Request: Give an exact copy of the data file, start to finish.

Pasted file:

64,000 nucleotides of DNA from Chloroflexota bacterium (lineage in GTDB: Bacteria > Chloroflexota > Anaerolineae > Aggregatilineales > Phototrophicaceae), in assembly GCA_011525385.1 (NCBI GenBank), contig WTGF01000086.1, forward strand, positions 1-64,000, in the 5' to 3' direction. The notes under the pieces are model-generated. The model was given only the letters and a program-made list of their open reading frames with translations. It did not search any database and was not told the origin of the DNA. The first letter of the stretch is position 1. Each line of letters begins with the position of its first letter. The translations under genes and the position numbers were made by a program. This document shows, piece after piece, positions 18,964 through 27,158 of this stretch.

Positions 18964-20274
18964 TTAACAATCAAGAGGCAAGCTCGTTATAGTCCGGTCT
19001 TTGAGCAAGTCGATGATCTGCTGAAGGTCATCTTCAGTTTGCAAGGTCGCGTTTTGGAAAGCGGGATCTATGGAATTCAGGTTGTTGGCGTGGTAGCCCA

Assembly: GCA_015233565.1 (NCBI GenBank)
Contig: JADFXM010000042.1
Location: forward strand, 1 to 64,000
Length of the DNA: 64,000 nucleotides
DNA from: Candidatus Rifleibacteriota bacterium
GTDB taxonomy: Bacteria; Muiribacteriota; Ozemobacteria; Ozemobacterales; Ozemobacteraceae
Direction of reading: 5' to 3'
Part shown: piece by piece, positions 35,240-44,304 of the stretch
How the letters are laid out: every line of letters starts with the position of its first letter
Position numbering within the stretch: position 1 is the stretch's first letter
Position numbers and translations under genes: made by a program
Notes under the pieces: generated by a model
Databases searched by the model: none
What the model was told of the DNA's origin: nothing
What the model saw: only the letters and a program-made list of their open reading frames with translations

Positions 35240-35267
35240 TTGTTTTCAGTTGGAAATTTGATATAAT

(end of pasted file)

64,000 nucleotides of DNA from Chloroflexota bacterium (lineage in GTDB: Bacteria > Chloroflexota > Anaerolineae > Aggregatilineales > Phototrophicaceae), in assembly GCA_011525385.1 (NCBI GenBank), contig WTGF01000086.1, forward strand, positions 1-64,000, in the 5' to 3' direction. The notes under the pieces are model-generated. The model was given only the letters and a program-made list of their open reading frames with translations. It did not search any database and was not told the origin of the DNA. The first letter of the stretch is position 1. Each line of letters begins with the position of its first letter. The translations under genes and the position numbers were made by a program. This document shows, piece after piece, positions 18,964 through 27,158 of this stretch.

Positions 18964-20274
18964 TTAACAATCAAGAGGCAAGCTCGTTATAGTCCGGTCT
19001 TTGAGCAAGTCGATGATCTGCTGAAGGTCATCTTCAGTTTGCAAGGTCGCGTTTTGGAAAGCGGGATCTATGGAATTCAGGTTGTTGGCGTGGTAGCCCA

Assembly: GCA_015233565.1 (NCBI GenBank)
Contig: JADFXM010000042.1
Location: forward strand, 1 to 64,000
Length of the DNA: 64,000 nucleotides
DNA from: Candidatus Rifleibacteriota bacterium
GTDB taxonomy: Bacteria; Muiribacteriota; Ozemobacteria; Ozemobacterales; Ozemobacteraceae
Direction of reading: 5' to 3'
Part shown: piece by piece, positions 35,240-44,304 of the stretch
How the letters are laid out: every line of letters starts with the position of its first letter
Position numbering within the stretch: position 1 is the stretch's first letter
Position numbers and translations under genes: made by a program
Notes under the pieces: generated by a model
Databases searched by the model: none
What the model was told of the DNA's origin: nothing
What the model saw: only the letters and a program-made list of their open reading frames with translations

Positions 35240-35267
35240 TTGTTTTCAGTTGGAAATTTGATATAAT